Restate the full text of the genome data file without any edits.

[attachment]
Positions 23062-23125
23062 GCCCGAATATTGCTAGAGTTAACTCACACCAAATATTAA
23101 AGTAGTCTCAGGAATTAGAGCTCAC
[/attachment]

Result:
Positions 23062-23125
23062 GCCCGAATATTGCTAGAGTTAACTCACACCAAATATTAA
23101 AGTAGTCTCAGGAATTAGAGCTCAC